Moon, Venus and Jupiter conjunction
Pictured: Planet Venus (bottom) is seen close to planet Jupiter as an aircraft flies over Gdynia, Poland on 30, June, 2015. Venus and Jupiter are converging into a small area of the sky. In reality, they are around 670 million kilometers (416 million miles) apart in space.REUTERS/Radu Sigheti

Sky watchers will be treated this week to a big celestial event. Two brightest planets – Venus and Jupiter – will put a spectacular show on Aug. 27, 2016, in their closest encounter, which may happen again only in 2065.

On Saturday, the two brightest planets will come so close that they will look one big bright star in the sky. These kinds of celestial events, which will occur on Saturday night, are called as the conjunction, but this year, the event will also be called as appulse.

"An appulse is an astronomical term that refers to a very close approach of one celestial object to another. It's related to a conjunction, but the definitions differ in detail," explained.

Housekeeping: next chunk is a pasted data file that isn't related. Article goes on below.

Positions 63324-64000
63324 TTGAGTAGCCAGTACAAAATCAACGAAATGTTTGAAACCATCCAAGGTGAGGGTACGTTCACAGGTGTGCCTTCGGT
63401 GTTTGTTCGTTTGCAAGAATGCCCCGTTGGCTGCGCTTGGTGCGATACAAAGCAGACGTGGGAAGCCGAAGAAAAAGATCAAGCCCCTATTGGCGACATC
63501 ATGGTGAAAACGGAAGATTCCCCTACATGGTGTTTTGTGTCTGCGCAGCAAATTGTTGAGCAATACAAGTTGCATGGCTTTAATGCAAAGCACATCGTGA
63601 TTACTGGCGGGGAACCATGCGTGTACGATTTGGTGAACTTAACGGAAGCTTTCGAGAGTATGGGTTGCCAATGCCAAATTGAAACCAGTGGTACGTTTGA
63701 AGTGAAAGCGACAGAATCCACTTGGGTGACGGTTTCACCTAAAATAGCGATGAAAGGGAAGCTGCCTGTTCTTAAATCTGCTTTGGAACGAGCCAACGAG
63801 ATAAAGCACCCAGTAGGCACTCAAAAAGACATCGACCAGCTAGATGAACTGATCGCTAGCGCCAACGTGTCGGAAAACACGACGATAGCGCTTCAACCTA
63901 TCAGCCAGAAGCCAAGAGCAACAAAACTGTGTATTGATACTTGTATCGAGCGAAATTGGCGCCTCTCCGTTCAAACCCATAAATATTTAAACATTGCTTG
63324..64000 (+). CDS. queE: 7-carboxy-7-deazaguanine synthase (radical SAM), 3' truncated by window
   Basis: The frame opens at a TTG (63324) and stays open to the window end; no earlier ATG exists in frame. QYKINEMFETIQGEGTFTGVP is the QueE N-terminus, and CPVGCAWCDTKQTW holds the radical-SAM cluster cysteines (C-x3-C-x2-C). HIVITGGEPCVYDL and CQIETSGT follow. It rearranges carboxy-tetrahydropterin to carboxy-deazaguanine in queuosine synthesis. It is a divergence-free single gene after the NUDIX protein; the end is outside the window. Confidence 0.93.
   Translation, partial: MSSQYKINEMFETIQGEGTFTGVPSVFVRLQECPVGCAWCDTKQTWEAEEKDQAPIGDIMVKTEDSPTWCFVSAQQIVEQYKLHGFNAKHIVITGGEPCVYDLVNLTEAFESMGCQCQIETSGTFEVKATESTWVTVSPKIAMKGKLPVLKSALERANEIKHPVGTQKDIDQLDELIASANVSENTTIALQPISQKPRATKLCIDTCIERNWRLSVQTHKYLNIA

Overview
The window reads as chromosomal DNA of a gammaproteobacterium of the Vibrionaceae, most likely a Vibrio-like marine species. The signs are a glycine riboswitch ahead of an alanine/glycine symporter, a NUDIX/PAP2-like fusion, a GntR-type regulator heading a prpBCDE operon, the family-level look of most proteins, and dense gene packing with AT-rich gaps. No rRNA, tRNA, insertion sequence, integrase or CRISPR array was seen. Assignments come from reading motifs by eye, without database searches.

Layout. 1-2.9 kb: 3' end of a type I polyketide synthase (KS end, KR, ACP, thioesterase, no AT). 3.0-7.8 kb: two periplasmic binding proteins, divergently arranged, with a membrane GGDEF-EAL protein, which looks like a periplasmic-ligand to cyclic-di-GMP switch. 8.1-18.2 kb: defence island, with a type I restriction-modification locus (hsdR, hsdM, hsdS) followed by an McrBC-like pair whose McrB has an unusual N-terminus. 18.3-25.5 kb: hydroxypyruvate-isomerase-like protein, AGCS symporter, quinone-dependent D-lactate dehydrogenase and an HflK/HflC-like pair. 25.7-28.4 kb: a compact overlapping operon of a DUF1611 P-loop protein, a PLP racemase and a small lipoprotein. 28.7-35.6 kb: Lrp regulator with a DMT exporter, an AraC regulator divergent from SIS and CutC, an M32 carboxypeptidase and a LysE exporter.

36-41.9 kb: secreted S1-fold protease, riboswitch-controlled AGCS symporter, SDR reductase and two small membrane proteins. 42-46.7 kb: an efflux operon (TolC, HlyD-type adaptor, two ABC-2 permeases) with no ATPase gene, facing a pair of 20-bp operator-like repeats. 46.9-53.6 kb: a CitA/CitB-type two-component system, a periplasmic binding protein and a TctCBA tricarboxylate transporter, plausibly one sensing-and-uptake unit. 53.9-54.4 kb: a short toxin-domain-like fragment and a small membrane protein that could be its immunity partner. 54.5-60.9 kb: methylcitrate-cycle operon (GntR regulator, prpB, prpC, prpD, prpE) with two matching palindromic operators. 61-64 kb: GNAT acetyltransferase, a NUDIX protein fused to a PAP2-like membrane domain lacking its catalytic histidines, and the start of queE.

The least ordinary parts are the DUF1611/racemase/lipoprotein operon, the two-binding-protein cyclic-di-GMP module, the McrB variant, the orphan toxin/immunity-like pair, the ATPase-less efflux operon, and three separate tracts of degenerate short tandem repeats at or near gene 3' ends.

Jupiter and Venus' conjunction happened last year as well, but this year the two planets will put a spectacular show, when they appear extremely close to each other. The next big conjunction of Jupiter and Venus will occur after almost five decades, i.e. in November 2065.

Where and when to see them

The conjunction will be visible to the naked eyes for 30 to 60 minutes after sunset on Saturday evening around the world, but the event can be best viewed from across the Southern Hemisphere.

According to the 2016 Observer's Handbook of the Royal Astronomical Society of Canada, the two planets will be in conjunction in right ascension at 2200 GMT (6 p.m. EDT/3.30 a.m. IST). But according to the Belgian astronomical calculator Jean Meeus, Venus and Jupiter will be close to each other at 2231 GMT.

2065 celestial event

The next big conjunction will happen in 2065 when Venus will pass directly between the Earth and Jupiter. The 2065 event will be called occultation, a rare event that occurs only once every few hundred years.